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U.S. DEPARTMENT OF LABOR
Employment and Training Administration
Washington, D. C. 20210

CLASSIFICATION

UI

CORRESPONDENCE SYMBOL

TEUPDR

ISSUE DATE

December 17, 1997

RESCISSIONS

None

EXPIRATION DATE

12/31/98

DIRECTIVE

:

UNEMPLOYMENT INSURANCE PROGRAM LETTER NO. 07-98

 

TO

:

ALL STATE EMPLOYMENT SECURITY AGENCIES

 

FROM

:

GRACE A. KILBANE
Director
Unemployment Insurance Service

 

SUBJECT

:

Procedures for Verification of Alien Status

 

  1. Purpose. To advise State Employment Security Agencies (SESAs) of a Departmental interpretation of Federal statutes relating to aliens' eligibility for unemployment compensation when satisfactory immigration status is not established through the primary verification process with the Immigration and Naturalization Service (INS).

  2. References. UIPL 1-86; UIPL 12-87; Section 1137(d) of the Social Security Act (SSA).

  3. Background.  Section 1137(d), SSA, directs that States require each applicant for unemployment benefits, as a condition of eligibility, to declare under penalty of perjury whether he/she is a citizen or national of the United States and, if not, whether he/she is in a satisfactory immigration status. For UI purposes, this means an alien must be legally authorized to work at the time benefits are claimed to meet available for work requirements. A claimant who is not a citizen or national must present alien registration documentation that the SESA can use to verify satisfactory immigration status through the INS.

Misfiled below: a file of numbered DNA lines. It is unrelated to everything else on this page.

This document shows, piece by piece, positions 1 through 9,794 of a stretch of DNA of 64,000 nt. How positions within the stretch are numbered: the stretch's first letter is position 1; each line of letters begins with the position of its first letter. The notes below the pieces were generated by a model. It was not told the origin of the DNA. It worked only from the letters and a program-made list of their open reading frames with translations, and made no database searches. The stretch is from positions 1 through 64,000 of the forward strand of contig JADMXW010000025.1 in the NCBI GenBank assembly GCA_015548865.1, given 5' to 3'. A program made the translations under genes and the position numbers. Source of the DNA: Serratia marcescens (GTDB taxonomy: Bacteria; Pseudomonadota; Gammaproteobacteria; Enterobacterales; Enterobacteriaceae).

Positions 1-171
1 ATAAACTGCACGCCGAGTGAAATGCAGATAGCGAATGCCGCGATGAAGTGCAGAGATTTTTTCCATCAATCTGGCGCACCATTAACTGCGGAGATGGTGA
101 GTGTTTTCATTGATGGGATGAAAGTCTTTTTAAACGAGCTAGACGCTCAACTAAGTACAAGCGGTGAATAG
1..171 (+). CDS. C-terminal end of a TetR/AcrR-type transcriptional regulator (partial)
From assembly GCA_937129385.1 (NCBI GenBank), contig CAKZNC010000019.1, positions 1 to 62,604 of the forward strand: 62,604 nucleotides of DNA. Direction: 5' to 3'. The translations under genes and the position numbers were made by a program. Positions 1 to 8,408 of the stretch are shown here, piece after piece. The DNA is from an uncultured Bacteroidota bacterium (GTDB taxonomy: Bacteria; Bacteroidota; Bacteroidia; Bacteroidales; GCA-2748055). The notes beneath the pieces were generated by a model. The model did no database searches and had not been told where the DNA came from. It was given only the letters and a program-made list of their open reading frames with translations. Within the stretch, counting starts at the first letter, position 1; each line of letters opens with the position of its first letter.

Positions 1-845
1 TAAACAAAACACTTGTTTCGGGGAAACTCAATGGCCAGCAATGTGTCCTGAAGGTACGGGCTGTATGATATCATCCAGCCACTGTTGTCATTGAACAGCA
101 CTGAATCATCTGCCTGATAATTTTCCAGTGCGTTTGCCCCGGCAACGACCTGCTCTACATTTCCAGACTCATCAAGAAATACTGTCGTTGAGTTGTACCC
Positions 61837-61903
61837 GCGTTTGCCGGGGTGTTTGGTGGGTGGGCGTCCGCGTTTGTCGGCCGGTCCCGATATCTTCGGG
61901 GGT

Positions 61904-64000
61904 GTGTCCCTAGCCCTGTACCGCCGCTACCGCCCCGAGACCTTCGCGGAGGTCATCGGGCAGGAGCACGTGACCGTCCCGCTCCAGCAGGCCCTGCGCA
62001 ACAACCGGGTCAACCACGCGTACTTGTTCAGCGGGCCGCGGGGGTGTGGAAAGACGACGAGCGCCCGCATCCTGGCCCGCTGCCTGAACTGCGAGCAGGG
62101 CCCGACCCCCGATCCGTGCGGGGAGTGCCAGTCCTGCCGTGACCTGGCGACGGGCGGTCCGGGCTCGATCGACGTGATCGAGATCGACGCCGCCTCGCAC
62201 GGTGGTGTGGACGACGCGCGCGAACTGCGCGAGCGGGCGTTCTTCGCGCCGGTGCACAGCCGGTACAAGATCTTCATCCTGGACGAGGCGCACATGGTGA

A detailed explanation and interpretation of eligibility of aliens for unemployment benefits was presented in UIPL 1-86. Attachment III to UIPL 12-87 discussed provisions for determining and verifying alien status for entitlement to unemployment benefits. This directive elaborates on the proper procedures where the INS's primary verification process does not establish satisfactory immigration status for aliens.

    The INS does not make determinations of aliens' eligibility for benefits. SESAs make these determinations based upon information provided by the INS. The INS has established verification procedures through a process known as Systematic Alien Verification for Entitlements (SAVE). The SAVE system has both primary (automated) and secondary (manual) procedures for verification, as referenced in the SSA, Sections 1137(d)(3) and (4). The SESA initiates the primary procedure by accessing the INS's data base and entering the alien registration number (A-Number). This provides an immediate, automated response about the alien of record. If the data base can substantiate that the alien is authorized to work, the response will provide an employment eligibility statement and identify the alien's immigration classification. If legal status cannot be determined, the response from INS will instruct the SESA to "institute secondary verification" to obtain sufficient information to make a determination. Thus, the primary response will never indicate that the alien is not authorized to work; this can only be accomplished through the secondary process.